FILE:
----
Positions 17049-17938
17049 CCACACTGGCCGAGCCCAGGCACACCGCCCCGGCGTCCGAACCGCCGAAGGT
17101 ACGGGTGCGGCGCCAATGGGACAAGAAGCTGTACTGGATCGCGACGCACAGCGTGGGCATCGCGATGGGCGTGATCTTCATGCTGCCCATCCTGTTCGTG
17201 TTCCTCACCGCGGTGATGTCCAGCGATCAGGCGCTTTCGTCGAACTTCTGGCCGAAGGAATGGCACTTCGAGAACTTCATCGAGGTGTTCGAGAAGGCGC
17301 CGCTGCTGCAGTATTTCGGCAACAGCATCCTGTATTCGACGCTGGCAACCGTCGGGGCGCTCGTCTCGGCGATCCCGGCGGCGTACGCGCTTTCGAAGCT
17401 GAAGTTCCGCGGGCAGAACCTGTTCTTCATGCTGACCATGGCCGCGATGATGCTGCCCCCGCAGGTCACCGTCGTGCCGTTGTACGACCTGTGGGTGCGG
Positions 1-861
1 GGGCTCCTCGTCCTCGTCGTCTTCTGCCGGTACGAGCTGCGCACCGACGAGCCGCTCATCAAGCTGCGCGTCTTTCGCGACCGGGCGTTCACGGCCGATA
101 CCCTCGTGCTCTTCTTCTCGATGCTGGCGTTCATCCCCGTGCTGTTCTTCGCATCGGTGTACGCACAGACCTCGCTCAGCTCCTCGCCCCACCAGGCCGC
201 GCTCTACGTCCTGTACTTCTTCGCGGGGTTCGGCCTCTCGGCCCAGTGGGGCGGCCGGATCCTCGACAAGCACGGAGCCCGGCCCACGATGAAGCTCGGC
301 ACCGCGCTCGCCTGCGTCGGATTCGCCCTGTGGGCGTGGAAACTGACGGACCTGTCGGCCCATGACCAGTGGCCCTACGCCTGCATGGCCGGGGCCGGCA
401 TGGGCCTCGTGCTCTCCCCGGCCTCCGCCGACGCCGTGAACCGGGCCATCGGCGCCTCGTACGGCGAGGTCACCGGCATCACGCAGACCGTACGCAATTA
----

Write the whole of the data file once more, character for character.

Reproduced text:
Positions 17049-17938
17049 CCACACTGGCCGAGCCCAGGCACACCGCCCCGGCGTCCGAACCGCCGAAGGT
17101 ACGGGTGCGGCGCCAATGGGACAAGAAGCTGTACTGGATCGCGACGCACAGCGTGGGCATCGCGATGGGCGTGATCTTCATGCTGCCCATCCTGTTCGTG
17201 TTCCTCACCGCGGTGATGTCCAGCGATCAGGCGCTTTCGTCGAACTTCTGGCCGAAGGAATGGCACTTCGAGAACTTCATCGAGGTGTTCGAGAAGGCGC
17301 CGCTGCTGCAGTATTTCGGCAACAGCATCCTGTATTCGACGCTGGCAACCGTCGGGGCGCTCGTCTCGGCGATCCCGGCGGCGTACGCGCTTTCGAAGCT
17401 GAAGTTCCGCGGGCAGAACCTGTTCTTCATGCTGACCATGGCCGCGATGATGCTGCCCCCGCAGGTCACCGTCGTGCCGTTGTACGACCTGTGGGTGCGG
Positions 1-861
1 GGGCTCCTCGTCCTCGTCGTCTTCTGCCGGTACGAGCTGCGCACCGACGAGCCGCTCATCAAGCTGCGCGTCTTTCGCGACCGGGCGTTCACGGCCGATA
101 CCCTCGTGCTCTTCTTCTCGATGCTGGCGTTCATCCCCGTGCTGTTCTTCGCATCGGTGTACGCACAGACCTCGCTCAGCTCCTCGCCCCACCAGGCCGC
201 GCTCTACGTCCTGTACTTCTTCGCGGGGTTCGGCCTCTCGGCCCAGTGGGGCGGCCGGATCCTCGACAAGCACGGAGCCCGGCCCACGATGAAGCTCGGC
301 ACCGCGCTCGCCTGCGTCGGATTCGCCCTGTGGGCGTGGAAACTGACGGACCTGTCGGCCCATGACCAGTGGCCCTACGCCTGCATGGCCGGGGCCGGCA
401 TGGGCCTCGTGCTCTCCCCGGCCTCCGCCGACGCCGTGAACCGGGCCATCGGCGCCTCGTACGGCGAGGTCACCGGCATCACGCAGACCGTACGCAATTA